“Price is always a factor for our customers. However, we know that our store carries necessities one needs to perform the daily functions of living. They are more inclined to spend their money if it means they will feel better or get to stay in their home longer.

“They might choose to go with a lower costing cane, wheelchair, lift chair, etc., but they will end up getting something that offers them some peace of mind versus the alternative.’’

Can you give examples of how you outfit a home – from setting up what might even seem like a hospital room to something relatively simple or minor.

“It really depends on the patient’s condition. Mainly we can setup a hospital bed, bedside commode, shower chair and so on and so forth.

“Some people just need help getting over a small threshold in their home which is a relatively simple fix. Others require full support and might need something like a Hoyer Lift [a common brand of mechanical patient lift] to be transported from their bed to a wheelchair or the commode.

“The main thing that separates someone who can stay in their home versus someone who cannot is consistent support from a caregiver, spouse or family member.

“Those who can afford or are fortunate enough to have someone to aid in their mobility and daily functions of living are better suited to stay in their home versus the expense of living in a nursing home or assisted living community.’’

Where do you think your industry will be in five years? Do you think there will be great advances?

“Again, the old saying goes: “If it ain’t broke, don’t fix it.” I’ve been to trade shows and seen some of the “latest and greatest” and they all seem to be inferior to the old school materials that were produced years ago.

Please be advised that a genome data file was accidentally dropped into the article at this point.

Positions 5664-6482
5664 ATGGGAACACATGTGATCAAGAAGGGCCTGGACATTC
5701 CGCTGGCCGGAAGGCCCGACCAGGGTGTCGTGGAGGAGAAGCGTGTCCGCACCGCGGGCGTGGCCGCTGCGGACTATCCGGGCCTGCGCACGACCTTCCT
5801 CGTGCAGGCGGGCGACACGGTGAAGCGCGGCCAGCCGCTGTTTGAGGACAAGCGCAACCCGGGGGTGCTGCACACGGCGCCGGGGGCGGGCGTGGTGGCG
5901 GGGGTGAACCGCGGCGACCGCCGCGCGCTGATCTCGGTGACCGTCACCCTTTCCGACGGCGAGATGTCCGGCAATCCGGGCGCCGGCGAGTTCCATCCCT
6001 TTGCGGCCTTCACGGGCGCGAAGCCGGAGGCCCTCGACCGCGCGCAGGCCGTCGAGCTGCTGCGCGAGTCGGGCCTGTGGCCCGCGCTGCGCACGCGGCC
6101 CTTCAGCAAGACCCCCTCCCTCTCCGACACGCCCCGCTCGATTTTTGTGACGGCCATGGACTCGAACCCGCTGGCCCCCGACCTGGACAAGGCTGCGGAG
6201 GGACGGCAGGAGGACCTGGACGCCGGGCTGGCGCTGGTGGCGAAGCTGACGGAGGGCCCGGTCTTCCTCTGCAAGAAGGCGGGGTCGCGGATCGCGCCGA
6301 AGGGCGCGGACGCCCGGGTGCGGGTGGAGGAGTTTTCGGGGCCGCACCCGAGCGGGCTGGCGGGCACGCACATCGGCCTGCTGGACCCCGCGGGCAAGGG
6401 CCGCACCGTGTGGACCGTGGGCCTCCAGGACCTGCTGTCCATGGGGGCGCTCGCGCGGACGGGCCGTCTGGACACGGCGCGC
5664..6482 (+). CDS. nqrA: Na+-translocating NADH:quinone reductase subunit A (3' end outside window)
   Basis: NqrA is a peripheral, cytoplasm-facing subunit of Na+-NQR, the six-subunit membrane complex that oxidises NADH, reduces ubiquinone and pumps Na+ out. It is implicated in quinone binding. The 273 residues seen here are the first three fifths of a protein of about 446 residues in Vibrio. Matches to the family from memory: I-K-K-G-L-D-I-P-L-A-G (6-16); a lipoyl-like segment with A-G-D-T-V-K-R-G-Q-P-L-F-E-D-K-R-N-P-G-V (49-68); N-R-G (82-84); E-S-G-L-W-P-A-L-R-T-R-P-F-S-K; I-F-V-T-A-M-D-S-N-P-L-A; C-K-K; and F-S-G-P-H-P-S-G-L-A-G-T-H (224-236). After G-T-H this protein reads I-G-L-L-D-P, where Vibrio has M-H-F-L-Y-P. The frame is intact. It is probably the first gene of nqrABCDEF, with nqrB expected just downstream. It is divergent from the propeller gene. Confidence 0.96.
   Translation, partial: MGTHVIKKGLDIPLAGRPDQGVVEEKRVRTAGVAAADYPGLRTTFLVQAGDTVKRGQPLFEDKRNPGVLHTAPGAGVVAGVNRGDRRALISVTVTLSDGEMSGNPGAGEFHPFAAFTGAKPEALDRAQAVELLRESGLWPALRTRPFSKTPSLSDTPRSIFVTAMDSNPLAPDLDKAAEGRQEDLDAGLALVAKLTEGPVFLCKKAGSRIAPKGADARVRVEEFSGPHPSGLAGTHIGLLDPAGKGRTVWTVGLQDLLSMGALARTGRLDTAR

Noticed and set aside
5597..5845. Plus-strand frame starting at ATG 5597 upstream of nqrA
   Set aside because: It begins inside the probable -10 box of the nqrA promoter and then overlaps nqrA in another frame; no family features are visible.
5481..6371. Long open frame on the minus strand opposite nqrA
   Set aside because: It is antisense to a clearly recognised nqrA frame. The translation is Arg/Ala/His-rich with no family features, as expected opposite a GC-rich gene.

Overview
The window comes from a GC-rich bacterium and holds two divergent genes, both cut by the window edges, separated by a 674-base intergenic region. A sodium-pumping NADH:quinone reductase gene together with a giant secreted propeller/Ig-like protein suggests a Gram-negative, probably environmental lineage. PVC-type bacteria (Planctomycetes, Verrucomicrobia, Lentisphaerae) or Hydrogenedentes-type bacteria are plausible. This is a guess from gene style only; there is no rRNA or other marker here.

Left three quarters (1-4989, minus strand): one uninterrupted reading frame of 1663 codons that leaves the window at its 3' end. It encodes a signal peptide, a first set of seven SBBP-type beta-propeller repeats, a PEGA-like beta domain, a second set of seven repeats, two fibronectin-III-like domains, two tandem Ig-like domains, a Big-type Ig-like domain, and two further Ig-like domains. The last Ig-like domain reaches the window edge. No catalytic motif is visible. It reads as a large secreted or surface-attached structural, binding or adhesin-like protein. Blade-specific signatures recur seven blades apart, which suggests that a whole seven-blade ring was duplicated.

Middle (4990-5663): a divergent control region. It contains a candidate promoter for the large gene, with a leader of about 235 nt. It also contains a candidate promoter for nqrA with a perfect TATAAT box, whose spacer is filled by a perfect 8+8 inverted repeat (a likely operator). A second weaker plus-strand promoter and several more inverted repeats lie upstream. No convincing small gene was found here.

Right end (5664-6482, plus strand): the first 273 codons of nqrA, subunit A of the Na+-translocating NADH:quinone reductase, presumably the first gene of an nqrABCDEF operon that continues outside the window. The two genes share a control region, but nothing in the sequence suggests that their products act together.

“There have been some great little gadgets that have come along such as a scooter that folds down into one piece, portable oxygen concentrators and nebulizers, but most of the items people need to maintain independence have been in existence for years.

Do you have ways of working with people on a fixed budget?

“We understand most people have tight budgets or simply cannot afford certain items that would make life easier. We try to carry as many products as possible to fit anyone’s budget.

“From time to time we have supplies donated and are able to help someone in need when the situation arises.

“We file most private insurances and state Medicaid and Medicare plans allow our customers to offset a majority of their costs.

“Since we have been in business for over 40 years we can often work with people on their co-insurance if they are falling on hard times or just need a few extra days to make a payment.

“We talk to these folks every day and understand that life happens. All we ask is that you give us the same courtesy and keep the lines of communication open.

“The biggest problem we face is reductions in fee schedules from private and state insurers.

“It becomes increasingly difficult to provide a quality product to customers when insurance pays pennies on the dollar.

“We focus our efforts on providing the best possible product for our customers while making sure we are able to survive the current state of the health care industry.’’